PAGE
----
Doers Vs. Hearers

A clergy friend shared a screen shot of her church’s FaceBook post announcing a free breakfast at her church. It was a picture of a fried egg sitting on a piece of toast. The invitation to join was prominent in the graphic. Did I mention that this was an invitation to a free breakfast?

The screenshot included the first comment someone made. They offered their version of constructive criticism (I suppose). The comment read, “I do not like that egg.”

Did I mention that this was for a free breakfast?

Why people need to spit in someone’s cornflakes is beyond me. We have all forgotten the advice of our grandmothers, who taught us that if we don’t have something nice to say, perhaps we should simply be quiet.

The world feels entitled to express every kind of opinion right now, and yes, I am aware that what I just wrote is my opinion. So let’s talk about God’s opinion, okay?

Our passage from James this morning pretty much says it all:

James 1 (Common English Bible)

Welcoming and doing the word

19 Know this, my dear brothers and sisters: everyone should be quick to listen, slow to speak, and slow to grow angry.20 This is because an angry person doesn’t produce God’s righteousness. 21 Therefore, with humility, set aside all moral filth and the growth of wickedness, and welcome the word planted deep inside you—the very word that is able to save you.

Quick to listen.

Slow to speak.

Slow to grow angry.

We would do well to heed these words, friends. God has planted his word deep inside us. If our speech goes against that word, perhaps we should just keep our opinions to ourselves and hold our tongues.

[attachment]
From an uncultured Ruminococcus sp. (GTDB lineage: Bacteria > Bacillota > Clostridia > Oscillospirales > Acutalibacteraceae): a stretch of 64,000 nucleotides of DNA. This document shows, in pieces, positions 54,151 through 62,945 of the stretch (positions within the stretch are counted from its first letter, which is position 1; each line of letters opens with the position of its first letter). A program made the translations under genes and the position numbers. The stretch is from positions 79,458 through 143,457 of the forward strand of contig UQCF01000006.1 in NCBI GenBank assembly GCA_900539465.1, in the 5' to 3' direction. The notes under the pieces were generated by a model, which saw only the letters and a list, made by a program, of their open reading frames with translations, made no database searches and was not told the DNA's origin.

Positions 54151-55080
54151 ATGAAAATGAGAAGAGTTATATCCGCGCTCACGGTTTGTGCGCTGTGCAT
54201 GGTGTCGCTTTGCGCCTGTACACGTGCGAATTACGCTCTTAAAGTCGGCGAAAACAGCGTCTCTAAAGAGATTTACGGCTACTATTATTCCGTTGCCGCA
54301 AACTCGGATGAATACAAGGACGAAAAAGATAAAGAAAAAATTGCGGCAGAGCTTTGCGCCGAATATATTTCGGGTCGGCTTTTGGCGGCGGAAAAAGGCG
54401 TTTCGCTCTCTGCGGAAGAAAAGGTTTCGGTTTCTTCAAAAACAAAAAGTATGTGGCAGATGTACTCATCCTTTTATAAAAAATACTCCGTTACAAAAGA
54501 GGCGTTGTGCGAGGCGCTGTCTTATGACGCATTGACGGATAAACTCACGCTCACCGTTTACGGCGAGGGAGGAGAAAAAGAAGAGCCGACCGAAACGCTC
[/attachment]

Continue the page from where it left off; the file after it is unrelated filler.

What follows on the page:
22 You must be doers of the word and not only hearers who mislead themselves. 23 Those who hear but don’t do the word are like those who look at their faces in a mirror. 24 They look at themselves, walk away, and immediately forget what they were like. 25 But there are those who study the perfect law, the law of freedom, and continue to do it. They don’t listen and then forget, but they put it into practice in their lives. They will be blessed in whatever they do.

That’s quite the assignment, isn’t it? If you have learned that God is love, then you must love ALL his people. If you have learned from his word that everyone has sinned and fallen short of his glory, then you must be patient with others who sin….just as God is patient with your sin. If God’s word instructs us to not judge others, then perhaps we should let God be the judge and leave the condemning words to Jesus.

26 If those who claim devotion to God don’t control what they say, they mislead themselves. Their devotion is worthless.27 True devotion, the kind that is pure and faultless before God the Father, is this: to care for orphans and widows in their difficulties and to keep the world from contaminating us.

This is great food for thought for us today. If we claim devotion to God, we MUST control what we say. We need to be doers of the incredible and radical word of God, not just readers/hearers of it. True devotion is proved when we care for the marginalized. True devotion is pure and faultless. True devotion practices what it preaches.True devotion is the alignment of our spoken (and posted) words to the will and purpose of God.